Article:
ACCEPT, TO BEGIN, that tradition is the creation of the future out of the past. A continuous process situated in the nothingness of the present, linking the vanished with the unknown, tradition is stopped, parceled, and codified by thinkers who fix upon this aspect or that, in accord with their needs or preoccupations, and leave us with a scatter of apparently contradictory, yet cogent, definitions
(Glassie, 1995, p. 395)
These writings are an attempt to stop, parcel and codify one aspect of the bodhrán playing tradition: the movements used to strike the skin with a stick. Viewing bodhrán playing through the lens of movement has allowed me discern an unstructured space of nothingness in my present: the switching of grip postures. In this space I search for musical, rhythmic movement in a process that tries to find connection with my musical past, and create my musical future.
This is the web-based written component of an arts practice research project carried out from May to August of 2022 as part of the MA Irish Music Studies programme at the Irish World Academy of Music and Dance (IWAMD) at the University of Limerick. The project set out to explore the broad topic of creativity within Irish traditional music through the embodied means of my own bodhrán playing. In particular, I set out to see to what extent the generative notion of switching between ways of gripping the bodhrán stick (“switching grip postures”) could be embodied effectively in my bodhrán playing.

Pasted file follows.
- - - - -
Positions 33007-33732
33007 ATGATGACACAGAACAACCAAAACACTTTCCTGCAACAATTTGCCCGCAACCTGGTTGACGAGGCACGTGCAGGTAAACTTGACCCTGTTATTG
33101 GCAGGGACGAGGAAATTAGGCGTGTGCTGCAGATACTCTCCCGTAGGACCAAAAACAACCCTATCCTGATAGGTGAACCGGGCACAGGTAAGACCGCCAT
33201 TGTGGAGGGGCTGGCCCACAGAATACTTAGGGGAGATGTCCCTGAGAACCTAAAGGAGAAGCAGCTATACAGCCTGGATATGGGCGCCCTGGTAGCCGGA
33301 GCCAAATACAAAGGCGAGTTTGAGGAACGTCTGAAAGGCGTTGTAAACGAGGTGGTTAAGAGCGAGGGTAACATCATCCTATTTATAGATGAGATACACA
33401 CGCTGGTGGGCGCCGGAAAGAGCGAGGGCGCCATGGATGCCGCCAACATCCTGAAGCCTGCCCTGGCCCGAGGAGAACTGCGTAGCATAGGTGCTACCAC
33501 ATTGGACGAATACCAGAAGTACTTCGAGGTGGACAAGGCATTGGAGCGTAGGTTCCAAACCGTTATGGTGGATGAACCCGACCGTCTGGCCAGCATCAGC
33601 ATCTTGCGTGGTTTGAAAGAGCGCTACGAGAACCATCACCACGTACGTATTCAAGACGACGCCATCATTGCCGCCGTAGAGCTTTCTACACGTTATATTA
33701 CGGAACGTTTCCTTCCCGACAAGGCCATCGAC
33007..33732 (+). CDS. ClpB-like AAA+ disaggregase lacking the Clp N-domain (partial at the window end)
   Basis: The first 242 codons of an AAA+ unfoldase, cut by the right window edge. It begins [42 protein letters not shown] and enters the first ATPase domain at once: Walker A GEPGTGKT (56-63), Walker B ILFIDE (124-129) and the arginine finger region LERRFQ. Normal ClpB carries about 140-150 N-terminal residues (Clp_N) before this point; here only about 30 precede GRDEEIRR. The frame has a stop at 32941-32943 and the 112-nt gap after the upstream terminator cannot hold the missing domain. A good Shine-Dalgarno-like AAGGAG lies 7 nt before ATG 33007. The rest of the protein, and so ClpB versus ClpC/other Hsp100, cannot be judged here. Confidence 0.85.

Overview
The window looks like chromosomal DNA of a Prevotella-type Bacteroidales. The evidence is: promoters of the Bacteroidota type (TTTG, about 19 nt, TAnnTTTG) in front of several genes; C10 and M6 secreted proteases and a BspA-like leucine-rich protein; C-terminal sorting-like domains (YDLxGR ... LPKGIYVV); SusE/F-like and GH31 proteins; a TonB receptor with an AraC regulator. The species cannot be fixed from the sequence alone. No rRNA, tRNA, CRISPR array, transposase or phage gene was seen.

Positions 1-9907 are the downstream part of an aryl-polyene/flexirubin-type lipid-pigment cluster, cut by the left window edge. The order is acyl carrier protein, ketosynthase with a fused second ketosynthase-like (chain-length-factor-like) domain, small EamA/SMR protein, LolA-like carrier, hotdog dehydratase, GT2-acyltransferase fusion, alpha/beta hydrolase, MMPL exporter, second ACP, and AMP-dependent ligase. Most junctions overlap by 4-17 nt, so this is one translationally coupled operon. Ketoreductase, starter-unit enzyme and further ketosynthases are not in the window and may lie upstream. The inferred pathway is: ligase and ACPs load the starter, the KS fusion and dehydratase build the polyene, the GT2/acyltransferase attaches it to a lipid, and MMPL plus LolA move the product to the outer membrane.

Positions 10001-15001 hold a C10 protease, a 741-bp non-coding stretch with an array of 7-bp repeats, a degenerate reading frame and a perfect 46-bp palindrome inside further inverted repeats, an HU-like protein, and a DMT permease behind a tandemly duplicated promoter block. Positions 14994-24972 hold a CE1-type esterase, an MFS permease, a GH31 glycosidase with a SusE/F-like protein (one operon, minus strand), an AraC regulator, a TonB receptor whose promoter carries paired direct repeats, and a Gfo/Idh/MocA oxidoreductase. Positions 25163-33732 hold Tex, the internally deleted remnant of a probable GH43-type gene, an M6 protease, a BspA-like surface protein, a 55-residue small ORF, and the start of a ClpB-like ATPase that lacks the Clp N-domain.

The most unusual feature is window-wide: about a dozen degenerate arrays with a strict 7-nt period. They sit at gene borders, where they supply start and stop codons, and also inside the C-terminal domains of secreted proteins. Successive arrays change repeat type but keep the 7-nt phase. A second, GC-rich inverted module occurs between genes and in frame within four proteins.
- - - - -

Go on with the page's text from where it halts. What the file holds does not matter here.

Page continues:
This research is best understood directly through my embodied practice, and so was presented as a thirty-minute performance of Irish traditional music where I accompanied an accordion player, demonstrating and explaining some of my findings. This performance can be viewed here on the left, or in the Performance section. This website serves to support and contextualise that performance, with written elements, multimedia and musical scores. To quickly get a grasp of the research and its findings, the reader can view the materials in the Grip Switching section.
In this introductory section I will provide a brief description of the instrument at the centre of this research, the bodhrán. I then outline some of my previous research which is of relevance, discuss the arts practice methodology I have used for this research, and define the "field of problematicity" (2) Paulo de Assis: On Research Questions Objectives, 2020) within which this research operates. The various elements introduced here can be accessed through the contents menu at the top left corner of this website.